The New Cool: Tiptons spice up the Earshot Jazz festival
When Duke Ellington rejected genres with his famous quote: “There are only two kinds of music: the good one and the other”, he could have been talking about the Tiptons. The one-of-a-kind saxophone quartet is simply playing music – amazing music, influenced by folk music from around the world. The Tiptons return to Seattle for the Earshot Jazz Festival, performing at the Chapel Performance Space on Friday and Saturday.
In early 2020, just weeks before the pandemic put a temporary end to live concerts, the Tiptons celebrated their new album “Wabi Sabi” with a session at KNKX studios. You will hear the highlights of this performance and the interview on the KNKX Studio Session Spotlight on Friday evening at 8 p.m.
Saxophonists, composers, singers Jessica Lurie, Amy Denio, Sue Orfield and Tina Richerson spoke to me about the origins of their swing group, their global search for inspiration and their love of rhythm. Drummer Robert Kainar has joined the group for their lively studio session and new album.
The Tiptons are back in Seattle for their first gigs since that trip for a pair of gigs for this year’s Earshot Jazz Festival. This special occasion launches Mujer o Bruja ?, a new multimedia collaboration with award-winning Latin American music duo Correo Aereo – Abel Rocha and Madeleine Sosin, who directs – and creative technologist Jude Dai.
Rich sound and visual worlds examine the history of female cosmology in relation to nature and the web of life. A surreal cabaret, the Mexico-United States border, a Mayan heroine and her bees take shape in the project. It’s a natural fit for Tiptons.
The Earshot Festival continues until November 7. Modern acoustic jazz can also be found at the Langston Hughes Performing Arts Institute on Friday night with saxophonist Immanuel Wilkins and his quartet. The popular young sideman has just released his first album, Omega.
In a similar fashion, emerging trumpeter Giveton Gelin conducts a quintet at Langston Hughes PAI on Saturday night. His beginnings, True design, shows Roy Hargrove influence and angular post-fusion energy.
Best known for his years playing the piano with Cassandra Wilson, Don Byron, John Scofield and others, George Colligan plays drums with his new project, Theoretical Planets. In the conception of Ornette Coleman’s pianoless quartets, the group includes Nicole McCabe on alto saxophone, Joe Manis on tenor saxophone and Garrett Baxter on bass. The Colligan Quartet performs on November 3 at the Town Hall Forum and in a non-festival show at Boxley’s in North Bend on Friday night.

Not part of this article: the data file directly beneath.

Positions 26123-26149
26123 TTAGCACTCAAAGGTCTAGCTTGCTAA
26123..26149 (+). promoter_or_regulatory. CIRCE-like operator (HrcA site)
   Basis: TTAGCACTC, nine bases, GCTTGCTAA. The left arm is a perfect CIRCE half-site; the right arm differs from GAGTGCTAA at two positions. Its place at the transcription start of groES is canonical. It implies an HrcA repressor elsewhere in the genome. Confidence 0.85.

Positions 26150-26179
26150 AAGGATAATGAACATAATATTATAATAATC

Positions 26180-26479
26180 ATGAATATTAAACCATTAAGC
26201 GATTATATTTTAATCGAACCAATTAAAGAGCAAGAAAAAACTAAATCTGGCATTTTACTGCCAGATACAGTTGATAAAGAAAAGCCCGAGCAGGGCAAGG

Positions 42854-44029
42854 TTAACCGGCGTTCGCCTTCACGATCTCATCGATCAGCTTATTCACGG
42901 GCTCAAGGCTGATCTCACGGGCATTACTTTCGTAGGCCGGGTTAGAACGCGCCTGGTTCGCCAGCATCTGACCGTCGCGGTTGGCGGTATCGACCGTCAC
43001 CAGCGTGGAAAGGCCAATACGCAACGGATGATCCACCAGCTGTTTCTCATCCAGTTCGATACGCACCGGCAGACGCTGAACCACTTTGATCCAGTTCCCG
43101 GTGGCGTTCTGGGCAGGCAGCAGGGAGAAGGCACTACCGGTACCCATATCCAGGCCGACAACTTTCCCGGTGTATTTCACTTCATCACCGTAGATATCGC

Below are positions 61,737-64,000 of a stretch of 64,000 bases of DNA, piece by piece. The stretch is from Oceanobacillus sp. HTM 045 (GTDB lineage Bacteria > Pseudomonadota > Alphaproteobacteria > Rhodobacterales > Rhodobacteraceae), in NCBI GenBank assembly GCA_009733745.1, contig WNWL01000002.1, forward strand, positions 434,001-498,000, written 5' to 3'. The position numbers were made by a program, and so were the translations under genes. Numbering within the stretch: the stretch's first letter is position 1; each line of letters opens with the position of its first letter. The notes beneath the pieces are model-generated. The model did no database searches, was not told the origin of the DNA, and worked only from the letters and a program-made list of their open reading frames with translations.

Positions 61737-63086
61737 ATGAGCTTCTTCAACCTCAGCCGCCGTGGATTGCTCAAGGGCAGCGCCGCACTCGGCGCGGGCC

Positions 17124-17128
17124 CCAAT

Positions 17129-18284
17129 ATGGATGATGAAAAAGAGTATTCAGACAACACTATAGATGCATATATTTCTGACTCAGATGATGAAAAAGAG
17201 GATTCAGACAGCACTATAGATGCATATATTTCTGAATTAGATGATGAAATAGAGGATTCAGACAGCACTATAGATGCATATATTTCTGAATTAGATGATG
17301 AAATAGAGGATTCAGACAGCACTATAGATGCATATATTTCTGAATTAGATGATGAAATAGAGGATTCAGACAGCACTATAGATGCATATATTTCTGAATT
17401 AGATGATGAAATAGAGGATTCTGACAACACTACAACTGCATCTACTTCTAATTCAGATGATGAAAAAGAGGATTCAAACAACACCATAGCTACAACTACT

Finally, other Friday night non-festival shows include Ahamefule J. Oluo’s all-star group, The Shrine at Lo-Fi. Skerik will be there on saxophone, with former Industrial Revelation comrades Oluo Josh Rawlings and D’Vonne Lewis on keys and drums. Jerome Smith is featured on brass with bassist Marina Christopher and singer Talaya. This is the first in a monthly live music series at Lo-Fi that will move to the new Crocodile event space once construction is complete.
At the White Center, FUTURENOT led by Jason Cressey-Peter Daniel returns live to celebrate the new music presented here earlier this year. Their cinematic, jazz-inspired funky pop music leans toward a hip-hop vibe, and if that’s as confusing as it reads, then know that it’ll be a good time.
The nights are more and more busy; take the opportunity to support live music whenever you can and stay connected to The New Cool.
The New Cool airs Fridays at 9 p.m., hosted by Abe Beeson and produced by KNKX Public Radio in Seattle, Wash.